Richard A. Posner has spotted a vigorously growing weed in the garden of American cultural delights: the specialized academic who writes and lectures on "matters of broad public concern." In books, magazine articles, op-eds, and television appearances, this new breed of public intellectual spouts results-oriented social criticism to a general audience. The "controversialist" offenders are "often careless with facts and rash in predictions." They operate in an undiscriminating media market that imposes no costs for bad arguments, mistaken diagnoses, and false prophecies.

Posner's Public Intellectuals: A Study of Decline begins, fashionably, with a confession. "The reader may sense here the paradox of self-reference," Posner confides. "Am I not an academic public intellectual?... I was a full-time academic and am still one part-time, writing out of my field.... I am aware that the arrows I shoot may curve in flight and hit the archer." Casting his admission as a question looks like a hedge, but in a later chapter he includes his name on a systematically culled list of 546 public intellectuals. He also ranks himself among the "top 100 public intellectuals," based on media mentions. (The data are on the Web at http://home.uchicago.edu/~rposner/publicintellect.) Posner, a conservative academic appointed to a federal appeals court by President Reagan, has written many books on legal and public affairs, and on social issues such as AIDS and aging.

The book casts a wide net. The catch includes Noam Chomsky, Alan Dershowitz, Ronald Dworkin, Paul Ehrlich, Stephen Jay Gould, Paul Krugman, Martha Nussbaum, Richard Rorty, and Lester Thurow. Posner faults Chomsky for dismissing reports that the Khmer Rouge in Cambodia had killed more than a million people and never acknowledging his error. Paul Ehrlich has been "consistently wrong for decades" in apocalyptic visions such as his 1970 warning that "Americans will probably be subjected to water rationing by 1974 and food rationing by the end of the decade."

The Right doesn't get off. It failed to grasp Communism's internal weaknesses and thus couldn't imagine its implosion, Posner says. Gertrude Himmelfarb's study in national decline, One Nation, Two Cultures, idealizes the past. In his work, Robert Bork engages in "considerable hyperbole."

Posner imposes a high standard on speech, one that looks a little quaint when applied to political utterance. Sean Wilentz, a historian who opposed President Clinton's impeachment, can't be forgiven for telling the House Judiciary Committee in December 1998 that "upon this impeachment inquiry ... hinges the fate of our American political institutions." Most would understand such testimony as a passionate, agenda-driven extravagance and dismiss Wilentz's description of his statement as "no exaggeration." But Posner takes the words at face value and argues that "it could not have been clear to Wilentz" that so much depended on whether Clinton was impeached.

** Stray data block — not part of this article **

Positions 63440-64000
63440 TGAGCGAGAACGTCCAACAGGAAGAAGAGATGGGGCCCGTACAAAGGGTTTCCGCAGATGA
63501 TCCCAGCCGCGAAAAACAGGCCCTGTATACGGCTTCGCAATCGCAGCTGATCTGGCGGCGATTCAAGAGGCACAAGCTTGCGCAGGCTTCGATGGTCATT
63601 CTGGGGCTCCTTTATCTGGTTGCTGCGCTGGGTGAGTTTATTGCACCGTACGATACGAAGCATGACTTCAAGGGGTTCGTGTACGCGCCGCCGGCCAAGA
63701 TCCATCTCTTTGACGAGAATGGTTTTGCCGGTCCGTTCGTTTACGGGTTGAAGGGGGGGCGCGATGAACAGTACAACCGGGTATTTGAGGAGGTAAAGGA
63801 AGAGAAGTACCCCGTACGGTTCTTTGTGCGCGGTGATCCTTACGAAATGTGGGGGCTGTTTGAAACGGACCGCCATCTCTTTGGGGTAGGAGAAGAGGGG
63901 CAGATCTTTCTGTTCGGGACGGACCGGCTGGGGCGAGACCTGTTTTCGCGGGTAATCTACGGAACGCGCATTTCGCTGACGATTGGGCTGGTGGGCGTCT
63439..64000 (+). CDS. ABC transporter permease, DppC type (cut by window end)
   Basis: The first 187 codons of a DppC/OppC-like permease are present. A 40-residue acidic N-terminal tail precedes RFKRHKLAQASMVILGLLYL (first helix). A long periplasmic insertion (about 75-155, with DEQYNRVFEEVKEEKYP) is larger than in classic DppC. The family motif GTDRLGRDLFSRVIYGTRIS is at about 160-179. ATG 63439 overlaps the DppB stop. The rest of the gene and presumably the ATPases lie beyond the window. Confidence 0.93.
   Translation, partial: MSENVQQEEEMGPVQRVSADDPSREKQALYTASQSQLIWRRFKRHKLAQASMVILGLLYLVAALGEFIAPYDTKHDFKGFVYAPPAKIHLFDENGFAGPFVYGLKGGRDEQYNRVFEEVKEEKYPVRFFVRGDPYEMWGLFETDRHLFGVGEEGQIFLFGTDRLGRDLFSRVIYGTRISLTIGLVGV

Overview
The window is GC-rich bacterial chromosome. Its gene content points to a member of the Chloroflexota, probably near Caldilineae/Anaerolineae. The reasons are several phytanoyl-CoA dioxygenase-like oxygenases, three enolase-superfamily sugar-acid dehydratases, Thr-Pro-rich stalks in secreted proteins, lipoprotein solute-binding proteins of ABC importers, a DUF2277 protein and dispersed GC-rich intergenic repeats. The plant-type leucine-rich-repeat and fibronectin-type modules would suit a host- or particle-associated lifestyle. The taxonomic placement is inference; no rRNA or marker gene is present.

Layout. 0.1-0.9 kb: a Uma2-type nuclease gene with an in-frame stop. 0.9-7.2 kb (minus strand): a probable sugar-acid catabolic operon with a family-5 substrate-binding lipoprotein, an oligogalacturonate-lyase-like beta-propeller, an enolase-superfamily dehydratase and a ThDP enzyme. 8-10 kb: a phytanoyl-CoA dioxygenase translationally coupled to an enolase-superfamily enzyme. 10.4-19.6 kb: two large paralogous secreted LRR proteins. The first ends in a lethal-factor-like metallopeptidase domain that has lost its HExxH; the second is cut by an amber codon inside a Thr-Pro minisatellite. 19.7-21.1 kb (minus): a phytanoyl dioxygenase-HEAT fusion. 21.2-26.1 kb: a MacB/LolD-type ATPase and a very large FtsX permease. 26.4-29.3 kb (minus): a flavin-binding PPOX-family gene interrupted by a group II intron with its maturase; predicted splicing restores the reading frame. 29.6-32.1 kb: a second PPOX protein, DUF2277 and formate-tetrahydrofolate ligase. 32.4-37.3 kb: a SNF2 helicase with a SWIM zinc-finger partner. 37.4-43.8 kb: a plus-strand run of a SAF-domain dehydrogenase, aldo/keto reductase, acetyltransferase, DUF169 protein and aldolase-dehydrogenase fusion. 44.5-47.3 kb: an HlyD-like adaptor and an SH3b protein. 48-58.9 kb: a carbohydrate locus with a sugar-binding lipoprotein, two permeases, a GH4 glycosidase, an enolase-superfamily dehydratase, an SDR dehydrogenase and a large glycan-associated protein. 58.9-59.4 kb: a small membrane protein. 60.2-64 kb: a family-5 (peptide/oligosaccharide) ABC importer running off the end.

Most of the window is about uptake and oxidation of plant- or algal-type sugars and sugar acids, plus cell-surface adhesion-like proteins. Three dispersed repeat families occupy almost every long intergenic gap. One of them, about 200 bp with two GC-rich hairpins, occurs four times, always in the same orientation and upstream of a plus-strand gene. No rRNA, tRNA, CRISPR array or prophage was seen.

Posner's arguments rely heavily on sheer quantity of evidence, and their bulk is indeed persuasive. Suggestions for change, on the other hand, take up only 11 pages at the end of the book. They have the ring of dutifully composed afterthoughts and are introduced with a verbal shrug: "In the main we shall have to live with this slightly disreputable market. But what else is new?" Universities could perhaps require faculty to post or cite on the Web all nonacademic writing, but the proposal has "no hope" because "academics will denounce it as 'McCarthyite.' " Voluntary posting might work if only a few prominent professors would lead the way. And maybe academics, like public officials, could disclose all moonlighting income. Posner doesn't deal with the counterarguments—privacy, fairness—this idea would generate among academics, but he at least grants that the public intellectual, unlike the public official, has little power.

We will continue to live with irresponsible public-intellectual argument and prophecy: Pressure for change never builds because "the views of public intellectuals are not important to most people, even those who read their books and articles." Then why do readers bother? Because they are looking not only for information "but also for entertainment ... and for ... solidarity" with like-minded thinkers, a function Posner calls "rallying." In a rare sunny moment, he admits that "public-intellectual work may even be a superior kind of entertainment, the kind that provokes thought and stimulates curiosity."

Posner concludes that his arguments don't add up to irrefutable proof. "I have not proved that the market for public intellectuals is failing to deliver a product of high average quality," he says. However, he has at least "presented a fair amount of evidence that it is," though "anecdotage is not proof." What drove him to produce some 400 pages of brilliant, barbed commentary on a cultural ill that does little harm and probably can't be cured? He claims less interest in criticizing public intellectuals than in showing "that the public intellectual can be studied in a systematic and fruitful fashion." But the book is not about research methods. It's an elaborate charge of irresponsibility against particular public intellectuals and their milieu. Its underlying aspiration for a higher code of behavior among players in the media free-for-all is both romantic and legalistic. It is the surface of the book—the well-built arguments, the cutting language, the call for change—that has force. Posner has produced an archetypal public-intellectual work: It doesn't prove much, but it provokes and stimulates. It is a sophisticated media performance that entertains and rallies.

We want to hear what you think about this article. Submit a letter to the editor or write to letters@theatlantic.com.